Categorized | South Asian Politics

Hate overtakes tolerance

Posted on 28 July 2010 by .

THE escalating violence in India frightens me. Still more frightening is the shape it is taking. It has turned communal, regional and ideological in various places. Whatever its direction, it indicates a trend where the rule of law is lessening and force is gaining recognition.

I had imagined that political parties would not stoke fires and would, in fact, find a way to douse them. Instead, I find some of them organising their cadres and arming them to jump into the fray. For the first time, Hindu terrorists are also active.

The Maoists, however misdirected, are at least saying that they do not believe in the ballot box. Their trail is marked by blood in at least half the 200 districts they dominate. There is no stopping the Maoists who have targeted civilians, apart from the security forces. How do they serve their cause, which is supposed to be the welfare and emancipation of the people?

The stone-pelting incidents, believed to be instigated by the Hurriyat, against security forces in Indian Kashmir are taking place every now and then. This has been the scene for the last one year.

The excesses committed by the security forces there are reprehensible and there should be an inquiry by a judicial commission to find out why they indulge in violence. The promise of zero tolerance doesn’t mean anything when children are killed in action taken against agitators. I do not expect anything from the extremist elements because they are out to destroy the polity and disfigure democracy. It is for New Delhi to ensure that no force runs amok and there is proper punishment for those found guilty.

The latest addition to the list of brutality is ‘honour killing’. In recent months, one has heard about scores of such killings taking place in northern India, particularly in Haryana, where the khap panchayats have openly backed these killings. Several young boys and girls getting married have been the victims. In some cases, the couples were driven to the edge and committed suicide.

The neighbouring state of Punjab too has joined the law violators. A strange example is that of a non-resident Indian killing his stepdaughter because he did not approve of her marriage to a low-caste Sikh in Brussels. Television networks have rightly brought such brutalities to light.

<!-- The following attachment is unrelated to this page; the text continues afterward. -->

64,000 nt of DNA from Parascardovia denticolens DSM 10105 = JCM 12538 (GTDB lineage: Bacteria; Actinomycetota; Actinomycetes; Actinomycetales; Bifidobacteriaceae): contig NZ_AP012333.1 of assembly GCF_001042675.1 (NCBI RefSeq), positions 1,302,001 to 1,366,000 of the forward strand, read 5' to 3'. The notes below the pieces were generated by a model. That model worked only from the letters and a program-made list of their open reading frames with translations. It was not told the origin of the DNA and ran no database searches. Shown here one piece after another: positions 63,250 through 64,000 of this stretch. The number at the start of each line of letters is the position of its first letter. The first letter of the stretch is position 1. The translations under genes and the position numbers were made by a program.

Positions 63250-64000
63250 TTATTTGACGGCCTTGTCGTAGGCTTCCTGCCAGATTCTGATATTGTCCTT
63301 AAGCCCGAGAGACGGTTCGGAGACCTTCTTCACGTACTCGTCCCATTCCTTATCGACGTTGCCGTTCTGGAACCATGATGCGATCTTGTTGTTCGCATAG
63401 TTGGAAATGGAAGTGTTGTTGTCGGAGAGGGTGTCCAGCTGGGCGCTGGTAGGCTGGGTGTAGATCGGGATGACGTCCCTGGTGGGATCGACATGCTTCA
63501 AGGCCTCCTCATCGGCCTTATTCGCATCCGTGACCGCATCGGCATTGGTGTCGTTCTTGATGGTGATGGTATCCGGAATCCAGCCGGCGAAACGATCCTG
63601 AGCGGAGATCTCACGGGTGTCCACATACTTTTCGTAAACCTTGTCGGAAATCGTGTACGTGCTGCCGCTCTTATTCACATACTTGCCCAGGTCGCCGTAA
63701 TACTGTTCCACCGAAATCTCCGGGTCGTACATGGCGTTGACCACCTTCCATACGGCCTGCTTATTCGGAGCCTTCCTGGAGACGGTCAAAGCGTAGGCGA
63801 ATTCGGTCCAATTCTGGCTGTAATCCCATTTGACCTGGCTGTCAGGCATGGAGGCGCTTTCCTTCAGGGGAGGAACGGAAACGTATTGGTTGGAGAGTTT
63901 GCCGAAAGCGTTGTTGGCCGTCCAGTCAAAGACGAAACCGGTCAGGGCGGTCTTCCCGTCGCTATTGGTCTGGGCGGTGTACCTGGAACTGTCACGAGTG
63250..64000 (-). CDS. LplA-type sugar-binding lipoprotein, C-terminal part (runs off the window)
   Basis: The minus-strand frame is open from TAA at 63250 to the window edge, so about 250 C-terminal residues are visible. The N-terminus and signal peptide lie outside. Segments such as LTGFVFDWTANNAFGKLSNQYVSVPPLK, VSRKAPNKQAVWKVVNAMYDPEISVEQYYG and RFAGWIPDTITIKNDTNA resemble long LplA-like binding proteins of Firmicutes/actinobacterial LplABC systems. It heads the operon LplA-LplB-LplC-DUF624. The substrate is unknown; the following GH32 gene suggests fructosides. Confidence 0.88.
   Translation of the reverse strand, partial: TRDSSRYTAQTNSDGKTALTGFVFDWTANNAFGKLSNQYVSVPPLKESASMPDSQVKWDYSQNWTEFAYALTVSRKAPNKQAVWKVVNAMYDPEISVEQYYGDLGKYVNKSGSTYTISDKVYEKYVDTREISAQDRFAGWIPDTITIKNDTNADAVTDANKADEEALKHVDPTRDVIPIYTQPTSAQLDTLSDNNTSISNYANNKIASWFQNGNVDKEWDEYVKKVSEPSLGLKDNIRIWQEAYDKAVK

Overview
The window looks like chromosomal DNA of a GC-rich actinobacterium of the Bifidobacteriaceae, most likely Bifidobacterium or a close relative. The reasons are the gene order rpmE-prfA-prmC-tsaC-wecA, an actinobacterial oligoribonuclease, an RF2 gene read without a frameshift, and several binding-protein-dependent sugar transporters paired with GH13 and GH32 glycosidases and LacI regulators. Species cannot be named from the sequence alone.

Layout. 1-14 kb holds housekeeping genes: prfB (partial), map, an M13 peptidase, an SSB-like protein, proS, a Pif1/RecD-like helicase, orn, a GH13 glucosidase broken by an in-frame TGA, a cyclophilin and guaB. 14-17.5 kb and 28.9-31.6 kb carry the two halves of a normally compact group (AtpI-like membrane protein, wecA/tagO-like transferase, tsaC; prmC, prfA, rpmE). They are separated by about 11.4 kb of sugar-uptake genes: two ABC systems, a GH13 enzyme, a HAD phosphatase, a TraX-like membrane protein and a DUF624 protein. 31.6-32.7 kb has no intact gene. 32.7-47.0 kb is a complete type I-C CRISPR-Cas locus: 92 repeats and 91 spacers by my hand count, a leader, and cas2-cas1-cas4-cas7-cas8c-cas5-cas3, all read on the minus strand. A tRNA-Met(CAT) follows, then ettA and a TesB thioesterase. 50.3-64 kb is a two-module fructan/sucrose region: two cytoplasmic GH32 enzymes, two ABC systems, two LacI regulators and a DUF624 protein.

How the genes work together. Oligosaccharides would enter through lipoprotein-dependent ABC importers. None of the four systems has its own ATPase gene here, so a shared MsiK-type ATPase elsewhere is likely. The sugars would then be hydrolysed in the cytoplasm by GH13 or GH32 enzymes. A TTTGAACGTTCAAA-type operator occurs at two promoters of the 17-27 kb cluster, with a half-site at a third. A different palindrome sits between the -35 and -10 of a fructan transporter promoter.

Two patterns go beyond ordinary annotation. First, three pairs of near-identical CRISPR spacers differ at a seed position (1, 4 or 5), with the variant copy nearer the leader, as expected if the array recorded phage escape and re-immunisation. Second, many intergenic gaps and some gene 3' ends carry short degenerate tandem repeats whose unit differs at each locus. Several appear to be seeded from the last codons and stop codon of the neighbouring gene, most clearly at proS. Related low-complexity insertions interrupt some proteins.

But one unfortunate fallout is that people are beginning to equate violence and ‘honour killings’ with a tainted system. Their confidence in it is turning into cynicism. They are finding the law and order machinery an instrument of tyranny in the hands of rulers and their cohorts who stage-manage false encounters to eliminate the opponents and trump up cases to harass the critics.

Whether it is a single-party government or a coalition, the methods employed are no different. The worst culprits are civil servants. The ethical considerations which once guided their action have dimmed. The desire for self-preservation has become the sole motivation for their behaviour.

In the process, the people have been disillusioned. They have come to believe that justice is only a relative term. They have lost the awareness of what is right and do not realise what is wrong. They find the dividing line between right and wrong, and moral and immoral, sinking in the sands of opportunism and oppression. They are at a loss as to how to act. No wonder they fall prey to what is promised by a demagogue or the person with the gun.

Political parties should realise that any appeal to violence in India is particularly dangerous because of its inherent disruptive character. We have too many fissiparous tendencies in the country to take such risks. Violence, even otherwise, leads to conflict and disruption. It is absurd to imagine that the result of a conflict would be the victory of socially progressive forces. I find the Left sometimes thinking along these lines.

In India, diversity, which to date had been the nation’s forte, is turning into separate entities. Consensus, which is the cornerstone of democracy, has become so difficult that even the basics cannot get the approval of parliament. Yet there is inherent unity at which foreigners marvel.

I recall that when I was India’s high commissioner to the UK, the Soviet Union was tottering. Mrs Margaret Thatcher, the then British prime minister, told me about the advice she had tendered to Moscow: learn from the example of India which has stayed together for hundreds of years despite people professing different religions, following different castes and speaking different languages.

Mrs Thatcher asked me what I attributed it to. It took me some time to explain to her that we in India did not divide things into black and white. We believed there was a grey area which we had been expanding for decades to strength our pluralism. Twenty years later, I feel what I told Mrs Thatcher is changing to the detriment of India.

Unfortunately, the spirit of tolerance or the sense of accommodation, which provided the glue for India’s integration is fading. Parties which are attempting to deny or defeat the ethos of secularism are harming the country’s unity and its catholicity. They have their own agenda and want to pursue it even at the expense of the nation’s unity. Methods do not matter to them.

I believe in the basic dictum that the wrong means will not lead to the right results. This is no longer an ethical doctrine, but a practical proposition. India can disintegrate like the Soviet Union if the nation does not awaken to the dangers of conflict. The Maoists and all political parties should eschew not only violence but also the language of violence which instills division and hatred. The situation is too uncertain for the country to remain complacent.

Author: Kuldip Nayar

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